As the women become acquainted, a shift in focus gradually delegates to TV a more subdued role in the narrative. More about the characters’ pasts are revealed. Among the details are Louise’s damaged relationships with her father and her guilt-induced inability to address it, as well as the tragic and traumatic loss of Flo’s teenage daughter. As the narrative becomes more emotionally charged, the emphasis re-centers on the people portrayed as well as the time and place they inhabit.
Traversing back and forth between points on the axis of time, Flo remembers the past with defiant nostalgia. She is proud of her work in the auto plant, where she excelled and belonged. She felt triumphant like her country, which had just emerged from the shambles of the old order. She was happy and in charge. This sense of bliss was eventually shattered, as the audience discovers. The car Flo bought her daughter, the prized gift that brought joy and laughter, ultimately brought the young girl to her grave. It is a cruel metaphor for the decline of the American rust belt; the car bears resemblance to the auto plant in which it was produced. The bloodline and crown jewel of the town has become the agent of and testament to its swift demise.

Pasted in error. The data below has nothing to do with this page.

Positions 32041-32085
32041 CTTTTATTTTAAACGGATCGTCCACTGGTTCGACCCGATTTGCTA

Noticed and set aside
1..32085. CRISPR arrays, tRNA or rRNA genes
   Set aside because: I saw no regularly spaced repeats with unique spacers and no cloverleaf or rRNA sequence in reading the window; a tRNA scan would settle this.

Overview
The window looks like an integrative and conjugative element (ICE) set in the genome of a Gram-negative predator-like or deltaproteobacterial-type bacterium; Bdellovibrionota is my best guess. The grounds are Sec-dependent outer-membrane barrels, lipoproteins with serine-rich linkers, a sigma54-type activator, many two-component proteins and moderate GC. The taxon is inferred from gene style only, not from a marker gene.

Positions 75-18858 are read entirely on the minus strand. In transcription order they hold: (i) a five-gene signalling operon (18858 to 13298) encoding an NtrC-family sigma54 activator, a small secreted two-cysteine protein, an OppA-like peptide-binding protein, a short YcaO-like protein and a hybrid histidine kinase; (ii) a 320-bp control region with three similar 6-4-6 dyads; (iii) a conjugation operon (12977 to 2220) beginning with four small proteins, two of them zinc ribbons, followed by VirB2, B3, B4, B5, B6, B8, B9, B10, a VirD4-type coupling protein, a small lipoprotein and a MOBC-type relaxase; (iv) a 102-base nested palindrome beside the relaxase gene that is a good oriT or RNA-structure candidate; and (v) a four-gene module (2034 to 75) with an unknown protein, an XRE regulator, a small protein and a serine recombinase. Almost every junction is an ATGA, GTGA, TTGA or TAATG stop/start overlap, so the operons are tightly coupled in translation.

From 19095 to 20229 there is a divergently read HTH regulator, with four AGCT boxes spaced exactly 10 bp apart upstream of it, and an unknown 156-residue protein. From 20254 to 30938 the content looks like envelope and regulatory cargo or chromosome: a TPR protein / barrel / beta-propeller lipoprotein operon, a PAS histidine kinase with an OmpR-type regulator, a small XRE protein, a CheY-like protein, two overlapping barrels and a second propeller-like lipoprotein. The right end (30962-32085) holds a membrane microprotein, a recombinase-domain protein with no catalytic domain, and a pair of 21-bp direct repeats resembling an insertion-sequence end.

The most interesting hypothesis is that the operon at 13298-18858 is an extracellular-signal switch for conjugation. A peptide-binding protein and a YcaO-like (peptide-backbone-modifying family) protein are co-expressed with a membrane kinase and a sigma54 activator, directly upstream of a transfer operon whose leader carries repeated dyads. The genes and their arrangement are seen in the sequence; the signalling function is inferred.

In one of the finest sequences of the production, Flo enters a trance-like hallucinatory state caused by her dementia; snippets of TV commercials over the years condense and morph into an alluring yet dangerous landscape and mystical creatures with unclear intentions. The unpredictability of life and the distress it causes is vividly and viscerally showcased. Flo drifts away in an idyllic fantasy to reminisce about the good old days against the buzz of meaningless commercial catchphrases.
The narrative and its characters are propelled forward by the irresistible current of change. Life’s blessings and beauty are marred by its unexpected maliciousness. The aging Flo passes, leaving the young Louise to make amends with her past. As Louise embarks on a literal and metaphorical journey to reconnect with the beauty in the world and her past, TV remains a constant in the background—a distant, apathetic presence intent on demanding something from its watchers.
At the end, Louise opens a gift Flo left behind for her. It is revealed to be an online version of the QVC channel disguised as a self-help software. The successor to TV—the internet—is thus thrust onto the center stage. TV, once the epicenter of American consumerism and anxiety, finds reincarnation in the internet, unlocking another Pandora’s box. What will Louise do with it, and what will it do to Louise and the millions of lonely souls lost in an increasingly materialistic world, seeking to love and belong?
Once the static subsides, the true soul of “The End of TV” gradually emerges. As much as it is about TVs, it is ultimately about the viewers watching them, about the extraordinary moments of fleeting joy in contrast with the poignant despair in their everyday lives.
See “The End of TV” presented by Manual Cinema at Emerson Paramount Center, Boston, Jan. 16-27.